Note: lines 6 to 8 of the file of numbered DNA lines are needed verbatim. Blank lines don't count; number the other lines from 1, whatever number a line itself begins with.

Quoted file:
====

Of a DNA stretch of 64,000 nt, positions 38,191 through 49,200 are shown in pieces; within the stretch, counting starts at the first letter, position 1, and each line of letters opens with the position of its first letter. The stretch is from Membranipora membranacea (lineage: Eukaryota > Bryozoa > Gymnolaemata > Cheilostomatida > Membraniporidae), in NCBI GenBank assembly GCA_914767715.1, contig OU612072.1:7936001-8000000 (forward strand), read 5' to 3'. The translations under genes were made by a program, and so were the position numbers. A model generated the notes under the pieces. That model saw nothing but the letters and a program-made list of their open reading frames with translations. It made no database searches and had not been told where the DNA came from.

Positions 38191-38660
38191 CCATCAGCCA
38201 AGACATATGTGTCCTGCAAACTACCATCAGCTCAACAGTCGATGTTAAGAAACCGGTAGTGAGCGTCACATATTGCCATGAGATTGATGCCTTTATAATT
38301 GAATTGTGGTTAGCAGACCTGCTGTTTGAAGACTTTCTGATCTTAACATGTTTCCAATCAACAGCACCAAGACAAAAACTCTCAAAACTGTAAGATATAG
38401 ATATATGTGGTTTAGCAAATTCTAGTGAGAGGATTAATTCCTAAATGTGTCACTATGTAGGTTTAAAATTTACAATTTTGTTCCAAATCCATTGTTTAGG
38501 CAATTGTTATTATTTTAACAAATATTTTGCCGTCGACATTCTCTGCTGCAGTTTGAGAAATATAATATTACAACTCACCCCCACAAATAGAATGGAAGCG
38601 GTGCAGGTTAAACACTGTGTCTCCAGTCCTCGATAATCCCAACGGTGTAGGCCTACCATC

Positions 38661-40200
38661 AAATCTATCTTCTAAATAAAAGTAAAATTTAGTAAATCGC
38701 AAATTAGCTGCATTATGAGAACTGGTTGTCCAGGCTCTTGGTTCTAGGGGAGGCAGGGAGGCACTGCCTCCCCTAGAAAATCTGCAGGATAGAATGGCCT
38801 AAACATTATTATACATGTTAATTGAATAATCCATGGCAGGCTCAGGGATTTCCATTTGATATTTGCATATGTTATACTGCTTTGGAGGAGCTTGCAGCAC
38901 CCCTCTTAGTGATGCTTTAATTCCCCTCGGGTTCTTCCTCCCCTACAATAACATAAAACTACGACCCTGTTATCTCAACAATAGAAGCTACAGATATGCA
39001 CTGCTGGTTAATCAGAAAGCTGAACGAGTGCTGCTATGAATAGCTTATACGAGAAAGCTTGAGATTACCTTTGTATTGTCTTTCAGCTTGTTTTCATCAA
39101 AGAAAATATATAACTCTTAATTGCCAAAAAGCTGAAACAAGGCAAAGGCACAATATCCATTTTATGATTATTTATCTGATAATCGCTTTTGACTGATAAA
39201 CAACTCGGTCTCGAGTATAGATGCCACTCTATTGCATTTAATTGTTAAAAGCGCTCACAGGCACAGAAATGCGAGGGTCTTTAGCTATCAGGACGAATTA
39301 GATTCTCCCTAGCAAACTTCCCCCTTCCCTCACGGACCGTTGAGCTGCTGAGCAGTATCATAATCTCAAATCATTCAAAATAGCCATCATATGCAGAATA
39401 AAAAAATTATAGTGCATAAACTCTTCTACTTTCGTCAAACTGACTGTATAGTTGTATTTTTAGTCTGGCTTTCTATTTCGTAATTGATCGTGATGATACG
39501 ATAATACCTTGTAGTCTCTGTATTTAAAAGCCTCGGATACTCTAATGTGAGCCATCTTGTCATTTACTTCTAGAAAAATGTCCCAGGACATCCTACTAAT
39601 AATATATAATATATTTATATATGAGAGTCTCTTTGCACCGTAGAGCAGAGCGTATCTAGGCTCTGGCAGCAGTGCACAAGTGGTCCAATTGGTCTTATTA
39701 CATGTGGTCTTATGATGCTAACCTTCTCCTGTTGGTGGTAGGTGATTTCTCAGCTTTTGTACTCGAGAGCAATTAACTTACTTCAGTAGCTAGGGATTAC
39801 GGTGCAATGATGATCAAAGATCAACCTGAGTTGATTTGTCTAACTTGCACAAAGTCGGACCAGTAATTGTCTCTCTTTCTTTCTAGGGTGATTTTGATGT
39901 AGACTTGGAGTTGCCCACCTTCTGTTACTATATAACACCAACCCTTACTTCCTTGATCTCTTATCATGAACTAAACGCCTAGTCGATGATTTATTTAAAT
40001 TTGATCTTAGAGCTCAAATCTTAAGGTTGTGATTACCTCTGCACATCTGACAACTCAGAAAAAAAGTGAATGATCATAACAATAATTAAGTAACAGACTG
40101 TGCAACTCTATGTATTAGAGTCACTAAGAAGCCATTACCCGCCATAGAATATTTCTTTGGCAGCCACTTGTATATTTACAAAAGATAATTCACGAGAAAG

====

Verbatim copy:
38401 ATATATGTGGTTTAGCAAATTCTAGTGAGAGGATTAATTCCTAAATGTGTCACTATGTAGGTTTAAAATTTACAATTTTGTTCCAAATCCATTGTTTAGG
38501 CAATTGTTATTATTTTAACAAATATTTTGCCGTCGACATTCTCTGCTGCAGTTTGAGAAATATAATATTACAACTCACCCCCACAAATAGAATGGAAGCG
38601 GTGCAGGTTAAACACTGTGTCTCCAGTCCTCGATAATCCCAACGGTGTAGGCCTACCATC